The past few years have brought a host of empowered female pop stars and a new flurry of discussion regarding feminism. It's about owning your sexuality. It's about taking power. It's about freedom. It's about Lilith Fair or riot grrrl. It's about Madonna. Actually, it's about Nicki Minaj. No, wait, it's about Miley Cyrus — or Beyoncé. OK, OK, maybe it's actually about all of those things.
Conspicuously absent from this list, though, is the most talked about woman in music right now: Lana Del Rey, whose new album Ultraviolence hit No. 1 on the Billboard charts as soon as it was released. She wants nothing to do with any of this discussion. A few weeks ago, she proclaimed in an interview with FADER, "The issue of feminism is just not an interesting concept."
"Whenever people bring up feminism, I'm like, god," she said. "I'm just not really that interested."
Her appeal depends on her willingness to disregard feminism completely. She plays a character who smells like French perfume and lusts after "dope and diamonds." Her music hints at abusive relationships, at death, at drug abuse, but never comes close to offering a nuanced discussion on those topics. She sits around listlessly, waiting for her man to call (and when he does, she'll quickly answer, as she points out on the track "Old Money" — "But if you send for me / You know I'll come"). She romanticizes everything modern women have fought not to be.
With that sentiment, Del Rey has basically ensured that the word "feminism" will haunt her wherever she goes. But anybody looking for her to use her star power for equal rights will find something pretty disturbing: Del Rey's music and image seriously romanticize an era in which women were systematically degraded.
Her video for "National Anthem" makes that pretty clear. In the film, she plays Marilyn Monroe and then Jackie Kennedy — two women who have nothing to do with each other except for their status as 1960s damsels in distress, hung-up and done in by the same mega-powerful man. That's the kind of thing Del Rey celebrates — a dramatic and troubled movie star in the thrall of a powerful man and then dead by overdose.
Sure, Del Rey owns her sexuality at times, but even then she plays right into the gendered dynamic that has existed pretty much forever. And she hardly offers a nuanced perspective on it. On "Fucked My Way Up to the Top," Del Rey throws a punchy title onto a song — yet another one about powerful men and the women who need them — that withers down into the same old dependency line: "Need you, baby / Like I breathe you, baby." That's at the core of almost all her songs.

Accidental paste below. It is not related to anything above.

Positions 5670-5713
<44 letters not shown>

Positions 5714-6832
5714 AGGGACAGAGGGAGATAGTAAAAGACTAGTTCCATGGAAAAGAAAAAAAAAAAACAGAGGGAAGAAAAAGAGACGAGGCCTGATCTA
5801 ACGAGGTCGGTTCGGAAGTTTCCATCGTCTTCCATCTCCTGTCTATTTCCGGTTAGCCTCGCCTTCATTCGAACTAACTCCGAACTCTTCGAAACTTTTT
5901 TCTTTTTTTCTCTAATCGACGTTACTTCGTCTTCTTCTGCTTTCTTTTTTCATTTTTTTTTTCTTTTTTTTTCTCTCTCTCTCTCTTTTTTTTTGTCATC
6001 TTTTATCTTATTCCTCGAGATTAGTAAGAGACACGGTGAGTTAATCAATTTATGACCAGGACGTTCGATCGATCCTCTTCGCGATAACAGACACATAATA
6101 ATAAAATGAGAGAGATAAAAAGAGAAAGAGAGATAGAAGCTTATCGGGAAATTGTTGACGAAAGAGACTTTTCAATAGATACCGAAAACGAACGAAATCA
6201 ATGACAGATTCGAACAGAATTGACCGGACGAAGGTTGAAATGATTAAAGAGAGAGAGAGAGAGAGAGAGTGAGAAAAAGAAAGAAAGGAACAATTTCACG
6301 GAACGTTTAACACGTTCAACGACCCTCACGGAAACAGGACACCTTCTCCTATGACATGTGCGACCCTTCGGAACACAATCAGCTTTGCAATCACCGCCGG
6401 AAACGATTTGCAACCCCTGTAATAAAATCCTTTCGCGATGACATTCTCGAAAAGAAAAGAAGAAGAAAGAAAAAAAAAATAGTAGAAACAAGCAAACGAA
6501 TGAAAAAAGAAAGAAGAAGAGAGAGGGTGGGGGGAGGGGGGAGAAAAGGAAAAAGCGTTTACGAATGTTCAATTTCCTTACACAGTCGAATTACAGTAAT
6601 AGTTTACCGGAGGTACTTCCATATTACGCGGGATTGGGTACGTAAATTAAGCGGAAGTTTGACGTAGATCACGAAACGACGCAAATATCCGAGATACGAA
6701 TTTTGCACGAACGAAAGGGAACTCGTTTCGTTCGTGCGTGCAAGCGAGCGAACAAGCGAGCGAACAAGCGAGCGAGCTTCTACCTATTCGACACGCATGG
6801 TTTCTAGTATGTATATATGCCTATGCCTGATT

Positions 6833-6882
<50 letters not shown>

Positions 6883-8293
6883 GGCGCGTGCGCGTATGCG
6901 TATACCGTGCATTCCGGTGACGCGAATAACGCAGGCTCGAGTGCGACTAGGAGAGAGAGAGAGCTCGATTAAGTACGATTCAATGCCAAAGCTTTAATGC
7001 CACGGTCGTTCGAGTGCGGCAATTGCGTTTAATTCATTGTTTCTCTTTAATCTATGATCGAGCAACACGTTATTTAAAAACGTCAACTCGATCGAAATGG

So what's wrong with that? Lorde put it pretty eloquently when she discussed this line of thinking: "[It's] so unhealthy for young girls to be listening to, you know: 'I'm nothing without you.' This sort of shirt-tugging, desperate, don't leave me stuff. That's not a good thing for young girls, even young people, to hear."
But still, it's somewhat unfair to pin all of this on Del Rey — after all, no one paid Lizzy Grant much attention until she tried on the glamorized, old Hollywood Del Rey costume, so we're all partially to blame for encouraging her to play up that character.
And, as Ann Friedman puts it, "The 'Are you a feminist?' test is most often administered to young, female celebrities who have dared to challenge stereotypes or allude to their beliefs in gender equality." Asking Del Rey, or any young female celebrity, about their feminist politics is a trap that puts them between the "feminist police" and the fearmongers who task themselves with sniffing out radicalism, Friedman says.
But Del Rey at least owes her fans some sort of sensitivity around topics like domestic violence. On the title track off Ultraviolence, she sings the title from the Crystals' "He Hit Me (And It Felt Like a Kiss)." It's not the first time she's romanticized domestic violence, either.
When Del Rey was confronted with the question about why she's always being choked in her videos, she simply responded, "I like a little hardcore love." She made no real discussion of attempting to represent women who are living out these scenarios in their daily lives — and when you sell this many records, at least a few of your fans are probably experiencing those problems — or any attempt to bring a bigger discussion about domestic abuse to the forefront with her music.
Sometimes it's reductive to force the question of feminism on a pop star, but in Del Rey's case it needs to happen — we should be thinking hard about why she (and consumers of her music) are so keen for her quivering lips and the battered damsel-in-distress act. Maybe she'll even come to question why people paid more attention to her once she began presenting herself as a retro goddess. But she probably won't — that's a big part of what has helped her sell records.
The real question, then, might be: Why are we buying them?